Christopher Lafayette is an Emergent Technologist and a Thought Leader in Ecobiotic Diversity and Inclusion. He is an international speaker and the Founder of Black Technology Mentorship Program, a mentor/mentee program that brings underserved black communities into technology. Why do companies struggle to bring a diverse set of perspectives into their rooms? The truth is, 1. They don’t know where to find these people and 2. People end up leaving because they don’t feel like they fit in. Christopher shares how mentorship can change that.
How do you create on-ramps for people of color in tech?
How did Christopher get into this line of work?
When we think of ecosystems in a tech setting, we think of hardware and software. However, this is false. Ecosystems are people.
If you ask five diversity and inclusion experts on the definition of diversity, you’re going to get five different answers.
The conversation about diversity has started off wrong.
What’s more important? The color of your skin or the culture?
In the U.S., African American culture has been driving culture for decades in trends.
A lot of people leave rooms because no one looks like them. However, this ends up being a vicious cycle. What’s the solution?
Christopher has been in many rooms where he was the only black man in it. That didn’t stop him from being there.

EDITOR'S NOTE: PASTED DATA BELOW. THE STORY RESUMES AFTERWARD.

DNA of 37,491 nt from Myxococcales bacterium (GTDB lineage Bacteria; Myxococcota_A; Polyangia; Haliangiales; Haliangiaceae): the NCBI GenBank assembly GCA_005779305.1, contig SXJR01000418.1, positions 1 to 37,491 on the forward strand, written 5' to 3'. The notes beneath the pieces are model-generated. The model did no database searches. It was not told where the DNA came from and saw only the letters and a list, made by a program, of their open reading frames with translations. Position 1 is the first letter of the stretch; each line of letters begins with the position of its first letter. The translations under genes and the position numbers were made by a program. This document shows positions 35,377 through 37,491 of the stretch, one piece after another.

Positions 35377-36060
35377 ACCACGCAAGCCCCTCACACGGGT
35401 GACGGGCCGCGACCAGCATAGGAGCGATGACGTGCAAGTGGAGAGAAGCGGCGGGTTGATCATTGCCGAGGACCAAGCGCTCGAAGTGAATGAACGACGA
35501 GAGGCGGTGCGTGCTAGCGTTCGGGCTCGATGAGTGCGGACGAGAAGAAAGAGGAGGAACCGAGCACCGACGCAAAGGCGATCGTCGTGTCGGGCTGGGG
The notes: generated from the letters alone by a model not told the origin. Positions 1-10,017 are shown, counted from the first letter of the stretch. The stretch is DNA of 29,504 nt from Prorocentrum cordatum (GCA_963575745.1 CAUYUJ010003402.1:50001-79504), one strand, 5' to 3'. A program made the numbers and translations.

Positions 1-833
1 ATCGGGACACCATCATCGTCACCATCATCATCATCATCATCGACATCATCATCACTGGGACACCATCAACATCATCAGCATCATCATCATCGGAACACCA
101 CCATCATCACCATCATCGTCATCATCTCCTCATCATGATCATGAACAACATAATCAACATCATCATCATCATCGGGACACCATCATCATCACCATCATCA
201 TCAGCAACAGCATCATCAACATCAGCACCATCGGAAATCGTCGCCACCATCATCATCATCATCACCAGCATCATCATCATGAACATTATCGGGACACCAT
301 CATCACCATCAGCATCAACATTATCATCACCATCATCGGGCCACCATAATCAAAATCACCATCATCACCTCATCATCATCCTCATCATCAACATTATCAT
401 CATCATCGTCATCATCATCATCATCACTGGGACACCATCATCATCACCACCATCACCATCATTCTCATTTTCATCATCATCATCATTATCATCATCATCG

Trip shares his experience teaching on a Native American reserve and how you qualify as a Native American.
People leave rooms because they don’t feel comfortable knowing no one has a similar background/values to them. Mentorship programs like Christopher’s show that you can have your differences and still be accepted.
Based on the color of your skin, there is a certain expectation on what you like, how you should talk, act, and be.
The feedback Christopher is getting from his mentors in the program is that they’ve wanted to meet more people who have a different background from them, but they have had trouble finding them.
How do we remove our biases to stick to our own kind?
The good news, you can teach and train yourself to identify bias and not let that set you back.
When you’re able to be free from what other people think of you or expect of you because of your skin color, there is a liberty to that.
Christopher doesn’t want handouts from Silicon Valley; in fact, he’s extending his hand out to help it.
If we don’t embrace our differences in our culture, on a global scale, we have a real threat on our hands.
What is the Black Technology Mentorship Program about?
Interested in being a mentor? The commitment is one hour a YEAR!
Email Anna: Anna@Thebraveworkforce.comChristopherlafayette.com
Christopher on LinkedIn Special Guest: Christopher Lafayette.
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